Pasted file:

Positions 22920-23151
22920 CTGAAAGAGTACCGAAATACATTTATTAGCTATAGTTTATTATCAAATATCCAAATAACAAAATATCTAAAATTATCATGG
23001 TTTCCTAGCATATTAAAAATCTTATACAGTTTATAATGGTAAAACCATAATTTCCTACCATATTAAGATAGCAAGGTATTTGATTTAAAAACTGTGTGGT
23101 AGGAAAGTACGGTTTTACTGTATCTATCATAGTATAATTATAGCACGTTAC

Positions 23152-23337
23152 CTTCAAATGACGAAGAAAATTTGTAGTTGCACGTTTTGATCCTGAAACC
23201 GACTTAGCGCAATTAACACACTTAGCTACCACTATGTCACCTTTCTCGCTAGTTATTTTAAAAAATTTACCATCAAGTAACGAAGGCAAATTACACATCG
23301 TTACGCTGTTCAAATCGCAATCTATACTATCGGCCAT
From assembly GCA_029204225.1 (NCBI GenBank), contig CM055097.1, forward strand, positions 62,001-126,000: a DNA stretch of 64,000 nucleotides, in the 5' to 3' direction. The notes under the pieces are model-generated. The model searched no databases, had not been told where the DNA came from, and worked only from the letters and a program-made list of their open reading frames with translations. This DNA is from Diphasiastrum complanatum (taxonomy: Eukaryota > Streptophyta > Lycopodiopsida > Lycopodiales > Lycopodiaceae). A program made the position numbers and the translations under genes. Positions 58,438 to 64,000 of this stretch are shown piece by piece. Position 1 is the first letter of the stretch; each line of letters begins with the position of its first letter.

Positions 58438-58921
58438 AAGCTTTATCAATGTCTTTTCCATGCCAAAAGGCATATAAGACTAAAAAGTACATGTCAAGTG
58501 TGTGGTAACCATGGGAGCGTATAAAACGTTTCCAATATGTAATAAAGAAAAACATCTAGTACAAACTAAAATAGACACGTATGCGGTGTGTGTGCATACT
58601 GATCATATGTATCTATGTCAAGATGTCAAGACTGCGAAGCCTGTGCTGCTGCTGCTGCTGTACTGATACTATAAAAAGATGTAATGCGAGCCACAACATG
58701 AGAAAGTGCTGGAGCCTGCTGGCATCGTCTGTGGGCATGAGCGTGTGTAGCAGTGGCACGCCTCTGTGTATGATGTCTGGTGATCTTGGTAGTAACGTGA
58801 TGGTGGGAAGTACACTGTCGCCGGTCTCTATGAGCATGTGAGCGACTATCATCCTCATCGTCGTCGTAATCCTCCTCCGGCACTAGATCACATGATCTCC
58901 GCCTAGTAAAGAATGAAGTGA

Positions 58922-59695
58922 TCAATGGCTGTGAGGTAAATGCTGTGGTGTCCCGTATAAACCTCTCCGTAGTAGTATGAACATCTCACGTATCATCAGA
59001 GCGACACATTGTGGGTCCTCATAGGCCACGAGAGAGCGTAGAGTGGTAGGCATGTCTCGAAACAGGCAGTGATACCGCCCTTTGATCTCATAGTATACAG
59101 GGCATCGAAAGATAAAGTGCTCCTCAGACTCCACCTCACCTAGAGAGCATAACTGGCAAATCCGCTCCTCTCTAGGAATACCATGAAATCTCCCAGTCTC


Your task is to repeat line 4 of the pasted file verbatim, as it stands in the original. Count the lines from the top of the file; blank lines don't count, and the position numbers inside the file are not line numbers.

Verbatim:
23101 AGGAAAGTACGGTTTTACTGTATCTATCATAGTATAATTATAGCACGTTAC